Now, if any user other than logdna successfully logs in via SSH, the team will immediately receive a notification.
3. Billing Notifications
Besides tracking changes in demand, monitoring log volume plays another important role: estimating costs. This is particularly important when using SaaS-based log management solutions, where your costs are often directly related to log volume. You can view your total usage by opening the LogDNA web app and Settings and Usage. You can learn more about our enhancements to usage dashboard by reading this blog post.
You can also create an alert if your usage exceeds a certain amount. While in the LogDNA web app, navigate to Settings, Usage, and then Usage Alerts. Here, you can choose to email an alert after logging the amount specified (in GB). You should also choose to be notified when various thresholds are reached in such as 25%, 50%, 75% and 100% —so that you have enough time to create filters or suspend logging before reaching your budget.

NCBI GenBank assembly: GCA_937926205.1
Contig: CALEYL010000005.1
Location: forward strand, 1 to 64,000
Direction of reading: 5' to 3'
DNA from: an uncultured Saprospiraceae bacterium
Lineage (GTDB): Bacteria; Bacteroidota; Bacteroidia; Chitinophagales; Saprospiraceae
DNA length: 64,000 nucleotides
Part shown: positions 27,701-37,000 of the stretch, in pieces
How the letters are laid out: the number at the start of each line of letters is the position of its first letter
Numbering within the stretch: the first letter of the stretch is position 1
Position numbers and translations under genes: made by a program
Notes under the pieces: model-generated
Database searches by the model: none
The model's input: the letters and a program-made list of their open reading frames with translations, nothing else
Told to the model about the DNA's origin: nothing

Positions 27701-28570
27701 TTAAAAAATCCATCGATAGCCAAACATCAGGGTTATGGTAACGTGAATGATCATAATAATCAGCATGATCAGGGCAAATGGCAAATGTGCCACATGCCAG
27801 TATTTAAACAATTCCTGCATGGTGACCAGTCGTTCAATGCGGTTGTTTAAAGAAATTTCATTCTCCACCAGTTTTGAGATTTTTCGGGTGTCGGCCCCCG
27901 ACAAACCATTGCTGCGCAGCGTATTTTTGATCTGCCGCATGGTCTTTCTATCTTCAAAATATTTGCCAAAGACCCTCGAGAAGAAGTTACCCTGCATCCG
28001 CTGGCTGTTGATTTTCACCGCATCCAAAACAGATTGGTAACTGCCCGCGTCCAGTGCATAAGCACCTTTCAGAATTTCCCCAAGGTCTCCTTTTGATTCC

Alternatively, if you know the average size of your events, you can calculate the approximate maximum number of events that you can ingest over a 24 hour period. For example, let’s say our logs average 200 bytes per event, and we want to be notified when we exceed 30 GB in a given month. That gives us a maximum of 150 million events per month, which equates to 5 million events per day, 208,333 events per hour, and 3,472 events per minute. Creating an alert with these limits can automatically and immediately notify you of a potential overage long before you approach your limit.
Alerts are a powerful yet often underutilized part of log management. Using alerts effectively can help keep you and your team aware of your infrastructure’s operational performance, potential problems, security incidents, and more. With LogDNA, you have the ability to create an unlimited number of alerts with thresholds as low as 30 seconds. Integrate your alerts with multiple different channels including email, Slack, Pagerduty, and Datadog. To get started, sign up for a free trial account.